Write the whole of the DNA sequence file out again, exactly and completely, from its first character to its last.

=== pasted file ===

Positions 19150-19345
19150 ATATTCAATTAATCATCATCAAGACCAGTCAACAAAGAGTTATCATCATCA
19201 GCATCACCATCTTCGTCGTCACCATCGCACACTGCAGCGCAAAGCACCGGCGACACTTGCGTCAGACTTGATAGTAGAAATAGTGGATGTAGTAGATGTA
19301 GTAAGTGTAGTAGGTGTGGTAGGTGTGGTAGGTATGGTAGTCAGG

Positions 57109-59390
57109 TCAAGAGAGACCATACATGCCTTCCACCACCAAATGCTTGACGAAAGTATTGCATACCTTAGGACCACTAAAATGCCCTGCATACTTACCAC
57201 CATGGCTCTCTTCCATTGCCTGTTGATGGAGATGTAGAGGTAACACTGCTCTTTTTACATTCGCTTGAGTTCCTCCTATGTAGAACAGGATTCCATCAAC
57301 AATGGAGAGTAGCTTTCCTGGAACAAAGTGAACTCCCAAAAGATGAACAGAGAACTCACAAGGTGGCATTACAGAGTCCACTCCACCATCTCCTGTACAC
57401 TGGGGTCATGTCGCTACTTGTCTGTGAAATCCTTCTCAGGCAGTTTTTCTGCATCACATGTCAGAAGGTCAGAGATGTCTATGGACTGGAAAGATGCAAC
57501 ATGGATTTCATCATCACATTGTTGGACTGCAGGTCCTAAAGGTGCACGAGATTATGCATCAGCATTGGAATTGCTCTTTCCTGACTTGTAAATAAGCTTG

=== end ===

Positions 19150-19345
19150 ATATTCAATTAATCATCATCAAGACCAGTCAACAAAGAGTTATCATCATCA
19201 GCATCACCATCTTCGTCGTCACCATCGCACACTGCAGCGCAAAGCACCGGCGACACTTGCGTCAGACTTGATAGTAGAAATAGTGGATGTAGTAGATGTA
19301 GTAAGTGTAGTAGGTGTGGTAGGTGTGGTAGGTATGGTAGTCAGG

Positions 57109-59390
57109 TCAAGAGAGACCATACATGCCTTCCACCACCAAATGCTTGACGAAAGTATTGCATACCTTAGGACCACTAAAATGCCCTGCATACTTACCAC
57201 CATGGCTCTCTTCCATTGCCTGTTGATGGAGATGTAGAGGTAACACTGCTCTTTTTACATTCGCTTGAGTTCCTCCTATGTAGAACAGGATTCCATCAAC
57301 AATGGAGAGTAGCTTTCCTGGAACAAAGTGAACTCCCAAAAGATGAACAGAGAACTCACAAGGTGGCATTACAGAGTCCACTCCACCATCTCCTGTACAC
57401 TGGGGTCATGTCGCTACTTGTCTGTGAAATCCTTCTCAGGCAGTTTTTCTGCATCACATGTCAGAAGGTCAGAGATGTCTATGGACTGGAAAGATGCAAC
57501 ATGGATTTCATCATCACATTGTTGGACTGCAGGTCCTAAAGGTGCACGAGATTATGCATCAGCATTGGAATTGCTCTTTCCTGACTTGTAAATAAGCTTG